As Supply Chain Matters readers are aware, from time to time we feature book reviews which we believe would be of value to our extended global supply chain management and IT community of readers. In this particular posting, we review a new and perhaps controversial book focused on ERP and cloud technology provider SAP.
We begin this book commentary with an up-front disclosure. Vinnie Mirchandani is an independent blogger whom this author has come to know and respect for some time because of his numerous years of experience within the enterprise tech arena. Vinnie and I often run into each other at certain enterprise focused IT conferences and we sometimes think alike in terms of independent voices for the state of technology vendors. This author has also previously provided a guest commentary on Vinne’s Deal Architect blog.
Vinnie provided me a complimentary copy of his latest book: SAP Nation- Runaway Software Economy to seek my opinion with no strings or obligations.
We are sharing this review of SAP Nation because by this author’s lens, this is an absolute must-read for supply chain and B2B business network functional and IT decision-makers who exist in the SAP universe. Literally, once into the book, I had to continue, because it both grabbed my interest and resonated with some of my own observations of the SAP universe these past 15 years.
Overall, this book will be controversial because it does not paint the most flattering descriptors of SAP, particularly its ecosystem of partners. However, by our lens, the book’s observations are for the most part objective, insightful and written in a context for what SAP needs to do address to make its customers successful in their business and technology deployment goals. As Vinnie states rather clearly, readers will often not find such insights from traditional top-tier industry analyst firms or certain SAP compensated market influencers because they are too beholden on current and future revenues.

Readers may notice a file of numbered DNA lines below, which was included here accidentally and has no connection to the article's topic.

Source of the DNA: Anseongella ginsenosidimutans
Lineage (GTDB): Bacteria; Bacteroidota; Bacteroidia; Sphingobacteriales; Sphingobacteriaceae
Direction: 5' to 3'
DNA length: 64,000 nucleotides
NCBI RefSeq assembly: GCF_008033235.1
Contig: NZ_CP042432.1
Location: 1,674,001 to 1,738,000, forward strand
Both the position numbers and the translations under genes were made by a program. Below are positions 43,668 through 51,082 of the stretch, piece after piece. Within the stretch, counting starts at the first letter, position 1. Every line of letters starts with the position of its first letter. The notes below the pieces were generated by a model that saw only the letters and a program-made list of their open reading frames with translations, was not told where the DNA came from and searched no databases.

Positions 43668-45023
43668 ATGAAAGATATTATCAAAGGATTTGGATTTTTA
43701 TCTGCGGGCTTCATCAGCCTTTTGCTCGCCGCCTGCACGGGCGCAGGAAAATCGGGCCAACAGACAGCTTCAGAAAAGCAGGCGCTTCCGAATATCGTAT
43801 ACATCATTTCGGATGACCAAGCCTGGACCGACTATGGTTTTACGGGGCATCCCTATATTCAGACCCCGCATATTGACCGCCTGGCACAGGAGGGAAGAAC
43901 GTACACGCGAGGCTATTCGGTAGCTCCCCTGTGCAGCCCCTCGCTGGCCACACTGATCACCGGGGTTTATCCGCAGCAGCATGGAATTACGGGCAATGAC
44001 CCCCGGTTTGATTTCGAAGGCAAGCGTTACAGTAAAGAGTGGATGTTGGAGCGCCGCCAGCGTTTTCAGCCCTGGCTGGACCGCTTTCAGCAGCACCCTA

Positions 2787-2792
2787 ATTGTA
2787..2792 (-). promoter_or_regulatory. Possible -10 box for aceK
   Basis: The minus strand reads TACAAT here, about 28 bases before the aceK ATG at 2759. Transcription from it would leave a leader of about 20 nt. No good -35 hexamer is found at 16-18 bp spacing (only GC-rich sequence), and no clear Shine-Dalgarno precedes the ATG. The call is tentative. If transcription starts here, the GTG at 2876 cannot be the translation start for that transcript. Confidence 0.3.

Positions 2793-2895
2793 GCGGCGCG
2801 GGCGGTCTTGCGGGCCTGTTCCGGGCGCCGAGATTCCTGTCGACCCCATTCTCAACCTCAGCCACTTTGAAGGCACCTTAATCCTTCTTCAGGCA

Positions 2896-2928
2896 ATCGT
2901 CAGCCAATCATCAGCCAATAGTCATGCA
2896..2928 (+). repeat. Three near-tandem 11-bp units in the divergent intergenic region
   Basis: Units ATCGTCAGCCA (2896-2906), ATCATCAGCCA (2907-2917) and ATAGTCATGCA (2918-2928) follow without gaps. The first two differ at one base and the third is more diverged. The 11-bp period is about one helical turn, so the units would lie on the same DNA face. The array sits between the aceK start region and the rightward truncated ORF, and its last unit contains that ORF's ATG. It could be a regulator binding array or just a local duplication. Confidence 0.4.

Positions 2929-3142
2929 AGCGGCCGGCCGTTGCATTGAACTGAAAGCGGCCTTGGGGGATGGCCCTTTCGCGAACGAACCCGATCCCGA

Among the various chapters, the book provides a ten year perspective on SAP, summarizing conversations, observations and case studies among the ecosystem that makes up the “SAP Nation”, including customers, partners, market observers and others. The book quantifies an astounding $1 trillion ecosystem beholden to SAP’s success. Included are 25 case studies outlining various customer strategies for balancing business support challenges within their SAP and broader IT applications landscape. Customer executives further describe certain pain, anger and frustration. One of the most powerful customer analogies is described as follows:
“You can see why many customers are pivoting away from SAP and its partners. Many have concluded they bought a shiny car, but did not realize it would also need premium fuel, deliver low mileage, need $100 oil changes and $1000 tires and more and more.”
There are observations on why other cloud-based competitors have been able to gain attraction among the existing SAP customer base because of the building business pressures and frustrations over elongated development timelines, burdensome software and ongoing support costs. The consequence is described as a ring fence of applications that more and more, are surrounding SAP applications. As the adoption of cloud computing continues to increase, Vinnie opines that SAP runs the risk of becoming even more distant in understanding its customer business needs.
Vinnie further outlines SAP’s ongoing efforts at strategic pivoting, efforts to become more nimble, more cloud-focused and more-simple for customers to do business with. Three major consequences of these efforts are described related to existing customers, ongoing R&D efforts and control over SAP’s ecosystem of partners.
Whether you totally agree with all the insights presented in SAP Nation, it provides some objective analysis of the state of SAP’s ecosystem and business strategies. The one issue that this author had with statements regarding an overall bloated systems integrator community surrounding SAP is that we have found that certain smaller, more focused integrators that concentrate solely on specific dimensions of SAP’s supply chain management, procurement and B2B applications do appear to be adding customer value because they recognize the areas where complexity, cost and more rapid time-to-value need to be buffered for customers, and where third-party applications can add significant value. These smaller integrators tend to staff more with seasoned and experienced technical specialists rather than armies of inexperienced business process consultants that the book describes.
The promotional marketing for SAP Nation declares that readers will benefit from the observations, strategies and insights described in the book. Supply Chain Matters tends to agree and we will henceforth utilize this book as a reference.